Thursday, March 16, 2017

4-storey wood-frame apartments will be required to have sprinklers on balconies.

During the last Christmas season, many residents of the four-storey Paddington Station apartment complex were displaced due to a massive fire that spread from a balcony to the attic space of the building. The scope of damage caused by this fire could have been limited.

Currently, the BC Building Code requires sprinklers on balconies and in attic spaces of five-storey or taller residential buildings. As our Langley City Fire Chief Rory Thompson stated, “Sprinklers on the balconies would have prevented this tragedy [at Paddington Station].”

This is why Langley City Council passed the following motion in early February:

WHEREAS in 2016 the Province of British Columbia has suffered numerous large loss fires in 4-storey wood frame multi-residential buildings that could have been mitigated by the installation of sprinklers on balconies;

AND WHEREAS the British Columbia Building Code is based on the National Building Code with modifications specific to BC and that the National Building Code (2015) requires the installation of sprinklers on balconies of 4-storey buildings;

THEREFORE BE IT RESOLVED that the Minister Responsible for Housing immediately issue a Ministerial Order requiring the installation of sprinklers on the balconies of all new wood frame 4-storey multi-residential buildings.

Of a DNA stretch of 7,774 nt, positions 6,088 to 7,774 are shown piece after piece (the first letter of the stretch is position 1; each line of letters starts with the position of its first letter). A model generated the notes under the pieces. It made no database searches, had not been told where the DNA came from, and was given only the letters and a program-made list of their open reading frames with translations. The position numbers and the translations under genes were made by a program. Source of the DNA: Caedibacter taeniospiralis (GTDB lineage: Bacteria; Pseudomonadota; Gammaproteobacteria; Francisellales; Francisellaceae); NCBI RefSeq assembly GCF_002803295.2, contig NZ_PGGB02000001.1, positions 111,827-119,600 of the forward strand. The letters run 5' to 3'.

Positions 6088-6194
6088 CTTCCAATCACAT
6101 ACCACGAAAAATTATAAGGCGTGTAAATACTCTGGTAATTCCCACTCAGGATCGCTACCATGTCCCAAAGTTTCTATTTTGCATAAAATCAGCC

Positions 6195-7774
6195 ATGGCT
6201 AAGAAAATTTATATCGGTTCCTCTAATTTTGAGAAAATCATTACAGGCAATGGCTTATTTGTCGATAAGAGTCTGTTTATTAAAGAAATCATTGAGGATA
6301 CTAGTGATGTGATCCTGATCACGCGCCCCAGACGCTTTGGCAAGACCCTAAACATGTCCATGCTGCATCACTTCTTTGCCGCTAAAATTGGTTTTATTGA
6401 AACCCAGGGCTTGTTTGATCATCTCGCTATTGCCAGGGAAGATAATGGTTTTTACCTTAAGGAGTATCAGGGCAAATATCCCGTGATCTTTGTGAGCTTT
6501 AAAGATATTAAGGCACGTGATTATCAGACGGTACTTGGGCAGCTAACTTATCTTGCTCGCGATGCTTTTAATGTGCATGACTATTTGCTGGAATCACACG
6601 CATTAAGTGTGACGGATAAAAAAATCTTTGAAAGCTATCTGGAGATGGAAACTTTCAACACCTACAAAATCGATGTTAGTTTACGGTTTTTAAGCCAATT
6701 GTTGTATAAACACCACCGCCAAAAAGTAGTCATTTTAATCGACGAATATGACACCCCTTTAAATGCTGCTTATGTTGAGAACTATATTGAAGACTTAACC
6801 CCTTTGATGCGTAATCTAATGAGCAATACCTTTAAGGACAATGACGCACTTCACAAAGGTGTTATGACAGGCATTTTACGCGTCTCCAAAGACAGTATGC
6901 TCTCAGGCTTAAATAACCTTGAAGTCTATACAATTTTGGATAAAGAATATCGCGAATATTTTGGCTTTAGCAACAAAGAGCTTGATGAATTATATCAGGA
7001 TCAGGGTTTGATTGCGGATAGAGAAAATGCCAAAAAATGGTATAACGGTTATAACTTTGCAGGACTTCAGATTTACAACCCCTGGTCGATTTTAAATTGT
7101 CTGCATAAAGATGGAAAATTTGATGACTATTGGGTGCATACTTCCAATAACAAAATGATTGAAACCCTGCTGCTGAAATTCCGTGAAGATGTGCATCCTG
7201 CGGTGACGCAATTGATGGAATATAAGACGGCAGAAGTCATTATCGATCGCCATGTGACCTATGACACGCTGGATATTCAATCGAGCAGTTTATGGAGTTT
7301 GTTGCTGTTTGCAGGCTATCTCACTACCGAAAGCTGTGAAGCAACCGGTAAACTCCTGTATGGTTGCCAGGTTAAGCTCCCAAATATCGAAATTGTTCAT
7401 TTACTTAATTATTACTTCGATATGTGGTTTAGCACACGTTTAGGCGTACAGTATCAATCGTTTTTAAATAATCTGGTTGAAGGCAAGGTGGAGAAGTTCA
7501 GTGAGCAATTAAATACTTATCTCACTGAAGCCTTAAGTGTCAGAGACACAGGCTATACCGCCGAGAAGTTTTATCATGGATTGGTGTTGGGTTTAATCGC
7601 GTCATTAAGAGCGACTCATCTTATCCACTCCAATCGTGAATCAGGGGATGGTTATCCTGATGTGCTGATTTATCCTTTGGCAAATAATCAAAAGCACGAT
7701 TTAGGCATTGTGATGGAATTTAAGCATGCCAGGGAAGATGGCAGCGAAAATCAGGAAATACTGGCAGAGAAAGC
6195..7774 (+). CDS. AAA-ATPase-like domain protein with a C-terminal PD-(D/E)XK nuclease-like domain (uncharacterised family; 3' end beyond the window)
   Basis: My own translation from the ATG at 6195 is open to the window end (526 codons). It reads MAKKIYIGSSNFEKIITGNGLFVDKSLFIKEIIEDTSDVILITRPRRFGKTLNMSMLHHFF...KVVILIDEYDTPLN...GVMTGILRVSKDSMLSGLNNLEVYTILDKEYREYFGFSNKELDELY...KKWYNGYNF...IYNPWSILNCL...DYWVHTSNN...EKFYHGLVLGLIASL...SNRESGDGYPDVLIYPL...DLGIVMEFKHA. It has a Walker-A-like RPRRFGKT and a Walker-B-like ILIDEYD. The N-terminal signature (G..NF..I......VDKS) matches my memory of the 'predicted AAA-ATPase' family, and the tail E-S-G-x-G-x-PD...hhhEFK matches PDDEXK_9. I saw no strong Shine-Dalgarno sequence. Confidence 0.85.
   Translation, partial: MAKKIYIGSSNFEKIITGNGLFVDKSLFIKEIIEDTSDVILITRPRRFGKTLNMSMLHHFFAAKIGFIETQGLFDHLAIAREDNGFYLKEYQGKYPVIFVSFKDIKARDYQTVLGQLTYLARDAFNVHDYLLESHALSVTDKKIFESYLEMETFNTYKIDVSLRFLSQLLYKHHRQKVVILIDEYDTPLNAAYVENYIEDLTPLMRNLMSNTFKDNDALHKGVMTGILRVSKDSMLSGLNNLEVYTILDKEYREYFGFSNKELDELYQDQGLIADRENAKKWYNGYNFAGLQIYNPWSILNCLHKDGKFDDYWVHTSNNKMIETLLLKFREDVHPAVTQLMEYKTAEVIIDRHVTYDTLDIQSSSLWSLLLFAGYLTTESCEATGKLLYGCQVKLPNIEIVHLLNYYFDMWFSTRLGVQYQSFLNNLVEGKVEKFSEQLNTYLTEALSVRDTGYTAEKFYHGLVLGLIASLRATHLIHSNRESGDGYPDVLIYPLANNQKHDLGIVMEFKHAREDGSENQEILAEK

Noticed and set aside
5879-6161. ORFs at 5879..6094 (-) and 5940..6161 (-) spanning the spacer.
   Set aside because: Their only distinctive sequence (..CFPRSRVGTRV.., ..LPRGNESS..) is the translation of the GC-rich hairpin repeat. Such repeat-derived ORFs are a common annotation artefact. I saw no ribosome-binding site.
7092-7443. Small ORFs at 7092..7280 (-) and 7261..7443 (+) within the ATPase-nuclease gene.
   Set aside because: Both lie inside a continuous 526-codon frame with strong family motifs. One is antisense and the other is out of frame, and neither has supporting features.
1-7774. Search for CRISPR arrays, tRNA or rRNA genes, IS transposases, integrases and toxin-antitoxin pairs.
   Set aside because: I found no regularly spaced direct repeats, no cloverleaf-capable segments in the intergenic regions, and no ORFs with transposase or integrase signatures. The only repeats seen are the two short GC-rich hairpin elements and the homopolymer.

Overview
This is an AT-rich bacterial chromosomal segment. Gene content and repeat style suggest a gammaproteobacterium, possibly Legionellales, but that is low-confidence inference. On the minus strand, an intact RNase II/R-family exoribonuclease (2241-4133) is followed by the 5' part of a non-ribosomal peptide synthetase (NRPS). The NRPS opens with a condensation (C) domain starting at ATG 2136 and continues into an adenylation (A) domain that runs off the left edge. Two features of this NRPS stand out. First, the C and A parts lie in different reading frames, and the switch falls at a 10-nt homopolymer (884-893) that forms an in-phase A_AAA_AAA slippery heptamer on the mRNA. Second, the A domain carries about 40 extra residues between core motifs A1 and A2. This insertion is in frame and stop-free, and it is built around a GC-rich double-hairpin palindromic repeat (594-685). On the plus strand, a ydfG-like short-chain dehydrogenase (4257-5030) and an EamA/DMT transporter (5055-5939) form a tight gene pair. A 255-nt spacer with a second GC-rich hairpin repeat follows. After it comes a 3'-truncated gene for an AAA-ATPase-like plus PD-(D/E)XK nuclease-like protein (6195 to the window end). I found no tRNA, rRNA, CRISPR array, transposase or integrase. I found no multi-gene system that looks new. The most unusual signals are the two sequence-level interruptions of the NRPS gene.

I’m pleased that the provincial government took note, and that effective July 20, 2017, fire sprinklers will be required to be installed on the balconies of all new four-storey wood-frame residential buildings.

For some background, the National Fire Protection Association's latest standard on sprinklers, NFPA 13R, states that “where a roof or deck is provided above, sprinklers shall be installed to protect attached exterior balconies, attached exterior decks, and ground floor patios serving dwelling units in buildings of Construction Type V.” Type V construction means wood-framed buildings.


JimC said...

No mention of how to keep the pipes from freezing in winter. If not addressed, certainly burst pipes will cause damage that will surpass the single fire at Paddington In Langley that affected so many. Perhaps the changed the building code,but mention of that.

Nathan Pachal said...

In my building, we have a dry system. Water only enters the system when a sprinkler is triggered.